A key paragraph from the Times article:

In the early years of the plan, unclaimed pensions were allowed to accrue interest and grow over time. But the commission determined in 2013 that was not what the plan rules intended. It then retroactively deducted the accrued interest from the accounts of dozens of boxers who hadn’t yet claimed their pension, many of whom said they were never told they had a pension in the first place.

The Los Angeles Times

What would the legal basis for not paying pensioners interest that has accrued in their trust account?

Who was giving legal advice to the Athletic Commission in 2013? Spencer Walker.

If an attorney like Spencer Walker reduced the value of his client’s trust account by 45%, what would the State Bar say to him in a disciplinary hearing? 

The California State Bar is very clear to attorneys about the rules for managing trust accounts and awarding interest payments to clients in those trust accounts. How would that principle be any different for a state pensioner?

Bloody Elbow has reached out to Spencer Walker but received no reply.

Put yourself in the shoes of Mike Jameson. The disparity in bargaining power between a state trustee and a retired boxer over the age of 50 is massive. It’s a perfect example of a “take it or leave it” situation because the trust is a contract, the state is a party to that contract, and the pensioners have no administrative rights to dispute what the state is offering them for a distribution.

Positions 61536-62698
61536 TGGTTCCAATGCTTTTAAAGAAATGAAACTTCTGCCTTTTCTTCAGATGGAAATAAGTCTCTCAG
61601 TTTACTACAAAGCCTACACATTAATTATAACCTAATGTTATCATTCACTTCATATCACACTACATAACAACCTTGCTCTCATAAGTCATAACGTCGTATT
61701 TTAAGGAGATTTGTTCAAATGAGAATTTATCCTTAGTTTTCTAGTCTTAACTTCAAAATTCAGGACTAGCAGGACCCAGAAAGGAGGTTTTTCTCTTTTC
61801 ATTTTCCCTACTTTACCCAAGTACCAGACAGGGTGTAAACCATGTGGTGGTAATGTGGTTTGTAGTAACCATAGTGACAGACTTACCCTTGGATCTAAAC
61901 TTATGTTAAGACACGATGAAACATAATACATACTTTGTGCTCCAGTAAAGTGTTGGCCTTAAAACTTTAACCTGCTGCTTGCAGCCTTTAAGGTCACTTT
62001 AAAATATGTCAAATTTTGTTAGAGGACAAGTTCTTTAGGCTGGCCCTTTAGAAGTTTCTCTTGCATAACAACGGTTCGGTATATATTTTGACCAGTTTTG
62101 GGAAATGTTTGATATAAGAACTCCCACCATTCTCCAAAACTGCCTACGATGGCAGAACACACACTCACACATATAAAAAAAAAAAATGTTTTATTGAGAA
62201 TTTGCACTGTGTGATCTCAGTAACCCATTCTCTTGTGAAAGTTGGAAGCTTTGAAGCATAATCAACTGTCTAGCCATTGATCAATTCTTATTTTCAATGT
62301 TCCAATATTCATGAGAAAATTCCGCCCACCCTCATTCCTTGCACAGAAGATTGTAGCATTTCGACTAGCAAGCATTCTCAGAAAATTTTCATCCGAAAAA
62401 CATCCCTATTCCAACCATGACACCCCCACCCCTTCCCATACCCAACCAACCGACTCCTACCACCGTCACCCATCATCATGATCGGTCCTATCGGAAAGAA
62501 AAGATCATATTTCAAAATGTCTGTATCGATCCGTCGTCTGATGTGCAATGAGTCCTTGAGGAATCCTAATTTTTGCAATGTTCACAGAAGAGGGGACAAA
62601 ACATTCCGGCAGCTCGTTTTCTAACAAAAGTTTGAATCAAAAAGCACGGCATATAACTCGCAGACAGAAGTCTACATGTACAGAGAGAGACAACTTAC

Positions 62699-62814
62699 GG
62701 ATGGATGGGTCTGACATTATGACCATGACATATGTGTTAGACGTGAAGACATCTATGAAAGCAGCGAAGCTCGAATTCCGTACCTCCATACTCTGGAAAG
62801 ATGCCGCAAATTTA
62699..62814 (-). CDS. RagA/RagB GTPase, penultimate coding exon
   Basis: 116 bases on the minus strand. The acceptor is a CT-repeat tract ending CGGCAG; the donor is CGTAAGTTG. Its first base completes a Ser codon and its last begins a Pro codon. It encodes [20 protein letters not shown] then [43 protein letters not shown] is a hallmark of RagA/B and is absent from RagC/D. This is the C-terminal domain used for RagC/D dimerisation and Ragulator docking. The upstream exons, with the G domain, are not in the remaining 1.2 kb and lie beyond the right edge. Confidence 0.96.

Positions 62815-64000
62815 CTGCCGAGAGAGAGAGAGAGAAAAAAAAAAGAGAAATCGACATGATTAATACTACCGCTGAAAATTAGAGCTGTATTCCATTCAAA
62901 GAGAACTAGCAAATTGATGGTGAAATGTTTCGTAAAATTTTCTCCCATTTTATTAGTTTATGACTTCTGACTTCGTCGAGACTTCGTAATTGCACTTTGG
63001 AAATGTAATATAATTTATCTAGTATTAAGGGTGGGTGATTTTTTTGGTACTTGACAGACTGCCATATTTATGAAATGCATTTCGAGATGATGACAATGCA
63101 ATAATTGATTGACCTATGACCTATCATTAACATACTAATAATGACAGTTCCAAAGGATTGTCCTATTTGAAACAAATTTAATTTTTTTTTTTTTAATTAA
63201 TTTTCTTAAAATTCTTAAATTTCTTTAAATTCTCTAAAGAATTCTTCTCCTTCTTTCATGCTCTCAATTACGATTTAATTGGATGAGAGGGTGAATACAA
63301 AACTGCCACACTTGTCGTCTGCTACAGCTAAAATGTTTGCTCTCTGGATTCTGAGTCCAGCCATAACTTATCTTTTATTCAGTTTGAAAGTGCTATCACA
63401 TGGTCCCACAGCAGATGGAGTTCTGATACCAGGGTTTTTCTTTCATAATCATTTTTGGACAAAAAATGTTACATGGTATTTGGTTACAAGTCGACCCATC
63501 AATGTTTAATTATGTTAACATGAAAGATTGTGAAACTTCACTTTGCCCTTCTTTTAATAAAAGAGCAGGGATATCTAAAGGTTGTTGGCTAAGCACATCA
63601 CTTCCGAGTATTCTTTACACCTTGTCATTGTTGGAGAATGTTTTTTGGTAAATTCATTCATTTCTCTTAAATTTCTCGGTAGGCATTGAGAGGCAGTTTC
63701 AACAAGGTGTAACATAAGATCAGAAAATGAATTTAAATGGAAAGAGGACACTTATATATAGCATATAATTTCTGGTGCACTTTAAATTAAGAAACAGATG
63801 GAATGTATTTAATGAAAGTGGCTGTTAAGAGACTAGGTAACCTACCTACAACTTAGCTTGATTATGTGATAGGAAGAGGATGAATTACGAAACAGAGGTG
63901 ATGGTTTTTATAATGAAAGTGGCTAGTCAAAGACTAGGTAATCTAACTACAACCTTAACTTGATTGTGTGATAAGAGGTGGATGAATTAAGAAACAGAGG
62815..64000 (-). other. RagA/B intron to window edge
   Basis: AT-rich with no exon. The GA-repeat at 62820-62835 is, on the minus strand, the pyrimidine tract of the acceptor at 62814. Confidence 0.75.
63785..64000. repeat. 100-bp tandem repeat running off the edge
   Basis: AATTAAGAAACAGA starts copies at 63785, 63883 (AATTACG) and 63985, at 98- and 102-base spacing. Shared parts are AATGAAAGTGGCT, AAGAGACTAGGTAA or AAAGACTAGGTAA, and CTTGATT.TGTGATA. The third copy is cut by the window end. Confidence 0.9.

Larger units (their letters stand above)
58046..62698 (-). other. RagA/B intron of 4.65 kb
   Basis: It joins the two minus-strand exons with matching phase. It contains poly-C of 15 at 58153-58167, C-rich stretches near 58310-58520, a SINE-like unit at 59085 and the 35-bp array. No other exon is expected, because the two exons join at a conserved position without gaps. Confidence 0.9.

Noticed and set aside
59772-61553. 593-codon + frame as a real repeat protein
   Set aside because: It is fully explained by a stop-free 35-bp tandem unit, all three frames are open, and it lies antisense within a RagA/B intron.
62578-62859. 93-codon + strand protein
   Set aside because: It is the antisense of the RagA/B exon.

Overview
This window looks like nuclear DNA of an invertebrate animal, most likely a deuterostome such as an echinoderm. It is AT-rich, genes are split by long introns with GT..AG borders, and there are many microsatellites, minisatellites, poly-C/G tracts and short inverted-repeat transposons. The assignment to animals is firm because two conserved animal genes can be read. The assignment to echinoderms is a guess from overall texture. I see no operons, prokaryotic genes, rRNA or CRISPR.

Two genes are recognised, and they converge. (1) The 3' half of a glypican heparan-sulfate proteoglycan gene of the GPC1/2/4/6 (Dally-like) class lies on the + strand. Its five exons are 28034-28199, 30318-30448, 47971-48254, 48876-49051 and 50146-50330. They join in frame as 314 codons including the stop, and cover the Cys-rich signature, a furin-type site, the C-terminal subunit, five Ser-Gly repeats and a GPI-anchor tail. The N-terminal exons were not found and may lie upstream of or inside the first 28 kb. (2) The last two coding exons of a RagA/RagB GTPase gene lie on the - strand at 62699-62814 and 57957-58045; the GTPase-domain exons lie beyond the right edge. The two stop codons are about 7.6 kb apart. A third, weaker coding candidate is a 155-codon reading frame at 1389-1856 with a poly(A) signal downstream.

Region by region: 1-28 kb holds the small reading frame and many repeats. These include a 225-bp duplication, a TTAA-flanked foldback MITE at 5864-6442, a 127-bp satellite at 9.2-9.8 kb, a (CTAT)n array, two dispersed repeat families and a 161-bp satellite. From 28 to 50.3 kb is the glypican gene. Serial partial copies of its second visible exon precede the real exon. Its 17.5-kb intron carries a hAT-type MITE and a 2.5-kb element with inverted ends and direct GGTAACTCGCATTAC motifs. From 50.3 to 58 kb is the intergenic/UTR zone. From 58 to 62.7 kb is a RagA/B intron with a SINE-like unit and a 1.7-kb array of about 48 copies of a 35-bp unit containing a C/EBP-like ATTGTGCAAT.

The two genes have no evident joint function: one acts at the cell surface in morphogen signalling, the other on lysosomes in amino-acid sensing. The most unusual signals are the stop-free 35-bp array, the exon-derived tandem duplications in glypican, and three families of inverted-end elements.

Here you have the state of California collecting property (money) on behalf of a person for a retirement pension that isn’t regulated by a normal retirement pension statute. The state takes their property, builds upon the initial value of that property, and then allegedly decides to change the interpretation of the state law that the boxer would detrimentally rely upon when receiving the distribution. How is his pension distribution worth 45% less than the distributions made by the same pension fund to other past retirees?

To read the rest of this feature, exploring the mismanagement of California’s boxing pension fund and the potential calamity that an MMA pension fund could be, go to the Bloody Elbow Substack now. This feature is available for FREE. It was funded by paid subscriptions. So if you want more longform combat sports investigation pieces, please pick up a paid subscription to our Substack. A $50 annual subscription is the best way to support Bloody Elbow’s mission to tell tough stories that powerful people don’t want told.

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About the author
Zach Arnold
Zach Arnold

Zach Arnold first started writing about combat sports in 1996. He is a veteran professional wrestling and Mixed Martial Arts writer who frequently covered both the California and Nevada athletic commissions starting in 2010. His archived writings can be found at Fight Opinion.